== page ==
My boyfriend left for the weekend, so I did what any temporarily-single college girl would do on a Friday night: I brought out the craft supplies! I still get in plenty of quality crafting time when Mr. Trailing Mind is around, but there’s something to be said for a late-night arts and crafts free-for-all! I started trying to turn some old t-shirts into a skirt, but got distracted, and ended up making another headband instead:
Photo and pattern from < http://www.makeit-loveit.com/2011/06/repurposing-tshirts-into-5-strand-braided-headbands.html>. Check out the link for an easy tutorial! I’m not usually a headband fan, but I really like this pattern, and have made two of them since winter break. My hair is almost long enough for a ponytail, for the first time in at least two years (gasp)! These fun headbands are great for that awkward in-between stage when you hair is long enough to be in your face, but not quite long enough to pull into a ponytail or braid.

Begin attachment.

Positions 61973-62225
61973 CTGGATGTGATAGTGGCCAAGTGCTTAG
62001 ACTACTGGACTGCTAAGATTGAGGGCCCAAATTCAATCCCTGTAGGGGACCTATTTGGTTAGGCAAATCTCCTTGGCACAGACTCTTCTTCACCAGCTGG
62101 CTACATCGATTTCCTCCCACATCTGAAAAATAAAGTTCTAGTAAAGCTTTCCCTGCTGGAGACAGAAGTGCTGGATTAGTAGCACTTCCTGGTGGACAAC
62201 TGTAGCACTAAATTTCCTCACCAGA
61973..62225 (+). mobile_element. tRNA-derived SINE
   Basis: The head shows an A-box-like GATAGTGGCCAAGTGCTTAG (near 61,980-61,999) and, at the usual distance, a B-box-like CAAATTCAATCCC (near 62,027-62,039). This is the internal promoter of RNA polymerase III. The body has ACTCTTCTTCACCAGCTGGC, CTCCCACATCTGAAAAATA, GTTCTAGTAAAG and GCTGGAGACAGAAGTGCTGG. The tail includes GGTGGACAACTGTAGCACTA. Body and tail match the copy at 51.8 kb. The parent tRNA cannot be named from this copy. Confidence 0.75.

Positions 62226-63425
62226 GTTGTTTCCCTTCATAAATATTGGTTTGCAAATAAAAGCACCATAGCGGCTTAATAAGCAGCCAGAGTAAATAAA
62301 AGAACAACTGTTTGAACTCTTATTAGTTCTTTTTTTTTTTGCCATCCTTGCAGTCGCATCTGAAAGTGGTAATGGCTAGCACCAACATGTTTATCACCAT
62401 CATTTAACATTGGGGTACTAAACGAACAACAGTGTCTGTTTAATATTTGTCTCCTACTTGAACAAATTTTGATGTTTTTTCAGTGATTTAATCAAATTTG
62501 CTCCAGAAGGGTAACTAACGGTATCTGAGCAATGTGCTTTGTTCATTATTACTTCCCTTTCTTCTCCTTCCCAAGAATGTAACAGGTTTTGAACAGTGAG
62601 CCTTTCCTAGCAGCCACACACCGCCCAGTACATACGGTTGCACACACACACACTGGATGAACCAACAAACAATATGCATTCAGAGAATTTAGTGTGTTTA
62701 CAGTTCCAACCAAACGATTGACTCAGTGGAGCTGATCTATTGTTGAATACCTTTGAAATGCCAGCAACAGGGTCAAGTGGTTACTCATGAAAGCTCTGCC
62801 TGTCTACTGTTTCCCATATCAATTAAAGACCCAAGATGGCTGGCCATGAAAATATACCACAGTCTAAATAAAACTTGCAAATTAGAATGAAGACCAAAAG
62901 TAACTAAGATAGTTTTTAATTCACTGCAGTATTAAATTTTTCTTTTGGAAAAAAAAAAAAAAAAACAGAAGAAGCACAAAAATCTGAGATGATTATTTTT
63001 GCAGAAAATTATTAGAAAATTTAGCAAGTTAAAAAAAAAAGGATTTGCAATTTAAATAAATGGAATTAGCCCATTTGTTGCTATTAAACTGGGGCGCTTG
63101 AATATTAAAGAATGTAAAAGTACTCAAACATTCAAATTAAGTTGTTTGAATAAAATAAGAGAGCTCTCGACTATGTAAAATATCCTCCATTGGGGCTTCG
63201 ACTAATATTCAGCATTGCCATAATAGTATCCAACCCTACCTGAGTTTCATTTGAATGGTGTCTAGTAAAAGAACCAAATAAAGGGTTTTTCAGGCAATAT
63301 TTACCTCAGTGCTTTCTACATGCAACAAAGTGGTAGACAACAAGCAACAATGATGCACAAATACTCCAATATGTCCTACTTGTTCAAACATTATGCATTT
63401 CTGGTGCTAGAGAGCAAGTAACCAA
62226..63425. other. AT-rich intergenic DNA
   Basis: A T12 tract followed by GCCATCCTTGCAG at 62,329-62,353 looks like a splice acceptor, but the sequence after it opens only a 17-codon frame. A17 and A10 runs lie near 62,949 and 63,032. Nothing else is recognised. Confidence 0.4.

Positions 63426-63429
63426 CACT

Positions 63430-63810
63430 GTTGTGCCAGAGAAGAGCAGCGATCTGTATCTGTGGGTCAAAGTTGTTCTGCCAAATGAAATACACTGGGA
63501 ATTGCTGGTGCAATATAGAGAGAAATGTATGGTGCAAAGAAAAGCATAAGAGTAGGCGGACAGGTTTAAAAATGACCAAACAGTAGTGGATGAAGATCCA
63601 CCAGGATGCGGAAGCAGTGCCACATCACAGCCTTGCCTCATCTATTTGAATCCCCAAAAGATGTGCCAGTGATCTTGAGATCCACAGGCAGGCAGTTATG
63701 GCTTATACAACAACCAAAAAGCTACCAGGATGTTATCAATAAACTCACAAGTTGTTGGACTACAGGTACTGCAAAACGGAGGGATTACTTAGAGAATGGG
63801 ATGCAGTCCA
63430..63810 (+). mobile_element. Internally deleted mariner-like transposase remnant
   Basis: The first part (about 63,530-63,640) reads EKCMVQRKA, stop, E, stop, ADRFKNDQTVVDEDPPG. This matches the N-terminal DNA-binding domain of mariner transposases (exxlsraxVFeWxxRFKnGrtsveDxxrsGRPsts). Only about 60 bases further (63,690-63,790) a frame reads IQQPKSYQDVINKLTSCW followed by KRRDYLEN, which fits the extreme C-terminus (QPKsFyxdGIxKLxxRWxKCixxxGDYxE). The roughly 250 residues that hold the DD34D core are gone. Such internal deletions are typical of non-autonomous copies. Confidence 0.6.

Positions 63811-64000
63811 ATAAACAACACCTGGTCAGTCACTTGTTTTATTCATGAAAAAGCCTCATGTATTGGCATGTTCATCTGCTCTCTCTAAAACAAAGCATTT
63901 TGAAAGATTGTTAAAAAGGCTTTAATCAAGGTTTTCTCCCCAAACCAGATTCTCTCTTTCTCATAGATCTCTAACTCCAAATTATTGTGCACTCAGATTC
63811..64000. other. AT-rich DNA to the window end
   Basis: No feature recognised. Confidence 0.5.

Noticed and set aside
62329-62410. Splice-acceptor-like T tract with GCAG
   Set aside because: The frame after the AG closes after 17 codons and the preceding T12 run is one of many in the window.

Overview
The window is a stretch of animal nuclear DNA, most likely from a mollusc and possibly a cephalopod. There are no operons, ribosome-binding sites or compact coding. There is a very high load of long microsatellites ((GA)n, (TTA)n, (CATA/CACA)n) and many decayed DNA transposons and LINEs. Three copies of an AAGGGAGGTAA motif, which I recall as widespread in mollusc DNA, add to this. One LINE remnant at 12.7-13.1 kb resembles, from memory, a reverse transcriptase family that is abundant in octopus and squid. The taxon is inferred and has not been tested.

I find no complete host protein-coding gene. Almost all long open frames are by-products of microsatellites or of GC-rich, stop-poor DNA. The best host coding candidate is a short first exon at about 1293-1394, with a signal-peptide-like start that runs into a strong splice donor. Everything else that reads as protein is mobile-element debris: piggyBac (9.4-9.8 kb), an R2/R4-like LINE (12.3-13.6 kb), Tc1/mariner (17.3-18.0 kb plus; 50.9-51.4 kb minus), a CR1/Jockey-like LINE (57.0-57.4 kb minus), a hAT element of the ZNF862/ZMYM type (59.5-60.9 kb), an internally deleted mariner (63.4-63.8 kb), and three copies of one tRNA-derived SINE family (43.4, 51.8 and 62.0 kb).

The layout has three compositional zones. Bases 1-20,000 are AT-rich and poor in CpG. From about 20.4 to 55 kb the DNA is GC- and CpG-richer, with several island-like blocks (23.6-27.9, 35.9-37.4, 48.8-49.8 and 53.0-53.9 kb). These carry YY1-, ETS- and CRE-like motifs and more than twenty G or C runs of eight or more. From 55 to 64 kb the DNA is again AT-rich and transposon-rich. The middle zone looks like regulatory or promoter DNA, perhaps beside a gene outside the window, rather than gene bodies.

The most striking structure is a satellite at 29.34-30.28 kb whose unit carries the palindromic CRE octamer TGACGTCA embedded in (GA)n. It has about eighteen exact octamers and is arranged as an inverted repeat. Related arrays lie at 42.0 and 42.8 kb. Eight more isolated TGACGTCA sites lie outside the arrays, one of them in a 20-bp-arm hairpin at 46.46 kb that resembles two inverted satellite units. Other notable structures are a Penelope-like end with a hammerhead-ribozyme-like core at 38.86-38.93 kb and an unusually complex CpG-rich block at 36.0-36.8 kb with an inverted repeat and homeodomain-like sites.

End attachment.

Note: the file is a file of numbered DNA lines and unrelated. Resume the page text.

I also continued working on my first crochet project, a cute little square bear. Hopefully it will end up looking sort of like this:
Photo and pattern from <http://elfluvsdwarf.blogspot.com/2010/06/this-small-square-bear-was-very-quick.html>. So far, I have completed the rectangles for the body, and am about to start the first arm/leg.
These are just two of the most recent of a long line of crafts projects. In a few weeks, I’m planning a second HRC craft night, focused on friendship bracelets, so stay on the lookout for more info!
Over break, I started something that I hadn’t done in quite awhile. I began putting together a jigsaw puzzle. It’s a 1000-piece scene depicting a small store filled with hanging glass decorations, random boat pieces, and some old barrels and fishing nets. I found it several years ago in a thrift store, and have been holding on to it waiting for the perfect time to put it together and bring the scene to life. My mom used to joke that if I continued my packrat ways, my house would end up looking just like the store in the picture: tiny, rundown, and overflowing with an eclectic mix of decorations, houseplants, and various junk.